What is OIDC compliance? You can find more info on the OpenID certification page. As you can see, Red Hat is there with Keycloak. This list of certified implementations is important because there are many IdPs out there that implement the basics to support an OAuth2.0 authentication scenario, but they are not compliant with the stricter OIDC standard. (It’s important to know that before starting any integration effort.)

Let’s take two major providers mentioned in that list and see how 3scale API Management can work with them. In the following scenarios, I will use:

  1. My 3scale SaaS account for the API manager component
  2. A locally running API gateway image in Docker format
  3. A cloud-based third-party IdP
  4. An API backend running in the cloud

For the last item, I will be using a service called RandomUser that generates random user data, which is useful when you are populating your application with dummy users.

Integrating with Oracle IDCS

Oracle Identity Cloud Service is an online IdP that supports OAuth2.0, OIDC, and SAML 2.0.

I will not get into the details of the features of this IdP or how to sign up for an Oracle Cloud account, but be aware that as of today, you can sign up for a free trial.

As a starting point, I will use an article from an Oracle expert for configuring the application.

Let’s start with the configuration of Oracle IDCS by creating a new application.

Oracle IDCS new application screen

Notice I configured the client as confidential. Remember to activate the client before using it.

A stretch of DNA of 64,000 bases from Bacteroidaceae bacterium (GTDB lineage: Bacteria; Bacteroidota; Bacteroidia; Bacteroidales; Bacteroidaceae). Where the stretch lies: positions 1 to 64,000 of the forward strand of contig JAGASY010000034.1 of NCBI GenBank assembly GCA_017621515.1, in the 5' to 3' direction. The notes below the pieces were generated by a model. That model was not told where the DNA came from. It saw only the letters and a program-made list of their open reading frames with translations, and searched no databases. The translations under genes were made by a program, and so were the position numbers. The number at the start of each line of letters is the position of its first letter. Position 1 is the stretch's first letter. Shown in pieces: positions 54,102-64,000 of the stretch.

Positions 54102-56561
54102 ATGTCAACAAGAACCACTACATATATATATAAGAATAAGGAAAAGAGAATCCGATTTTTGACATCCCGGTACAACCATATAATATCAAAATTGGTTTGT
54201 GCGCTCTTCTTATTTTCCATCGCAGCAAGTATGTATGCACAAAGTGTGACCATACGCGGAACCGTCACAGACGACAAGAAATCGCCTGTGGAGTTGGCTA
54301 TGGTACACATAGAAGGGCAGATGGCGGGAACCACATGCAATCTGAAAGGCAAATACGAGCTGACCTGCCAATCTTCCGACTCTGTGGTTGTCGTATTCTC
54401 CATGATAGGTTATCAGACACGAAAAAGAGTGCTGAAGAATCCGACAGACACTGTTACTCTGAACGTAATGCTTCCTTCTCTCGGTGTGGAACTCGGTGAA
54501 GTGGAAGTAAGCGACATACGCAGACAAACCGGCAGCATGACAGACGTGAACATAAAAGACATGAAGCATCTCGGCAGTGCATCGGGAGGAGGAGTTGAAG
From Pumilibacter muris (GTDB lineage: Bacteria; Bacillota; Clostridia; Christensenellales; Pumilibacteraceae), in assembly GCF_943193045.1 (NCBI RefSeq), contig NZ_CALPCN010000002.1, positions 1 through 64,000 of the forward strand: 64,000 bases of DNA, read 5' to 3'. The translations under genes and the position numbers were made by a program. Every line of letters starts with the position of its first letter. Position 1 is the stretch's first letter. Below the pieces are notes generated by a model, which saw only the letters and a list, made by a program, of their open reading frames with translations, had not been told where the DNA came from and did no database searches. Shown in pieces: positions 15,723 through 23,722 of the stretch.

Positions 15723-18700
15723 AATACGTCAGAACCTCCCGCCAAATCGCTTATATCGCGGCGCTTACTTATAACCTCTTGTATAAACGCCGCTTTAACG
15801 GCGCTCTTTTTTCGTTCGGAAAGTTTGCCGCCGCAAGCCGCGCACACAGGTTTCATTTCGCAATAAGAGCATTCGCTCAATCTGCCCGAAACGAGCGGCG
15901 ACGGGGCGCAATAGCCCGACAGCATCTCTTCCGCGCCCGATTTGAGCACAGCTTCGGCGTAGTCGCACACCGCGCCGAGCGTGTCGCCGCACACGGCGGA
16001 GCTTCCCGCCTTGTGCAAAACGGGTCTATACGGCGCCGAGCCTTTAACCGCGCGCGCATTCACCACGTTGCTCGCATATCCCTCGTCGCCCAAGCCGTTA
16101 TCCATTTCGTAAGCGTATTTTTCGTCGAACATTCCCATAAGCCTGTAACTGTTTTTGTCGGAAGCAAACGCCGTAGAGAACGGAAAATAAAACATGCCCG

Then, configure the resources the client is allowed to access:

Audience section of the new application

In particular, notice the Primary Audience configuration, which contains the value of the Client ID (I will explain the reason later).

Assign a user to the application:

Users assigned to the application

Last, don’t forget to make the endpoint to access the public key of Oracle IDCS publicly accessible.

Public key visibility

Let’s now configure 3scale API Management. Start with the configuration of the API authentication:

3scale API Management authentication settings

Then, specify the endpoint for the Oracle IDCS IdP as the OpenID Connect Issuer (as a reference, this should be the Discovery Endpoint minus the .well-known/openid-configuration part).

3scale API Management IdP settings

(When you update the staging configuration, ignore the validation error because this is related to the functionality for dynamic client registration,  which is available only for Red Hat Single Sign-On). I also had to add a header policy to the configuration, because the backend service I picked doesn’t seem to accept long headers, such as ones containing an access token.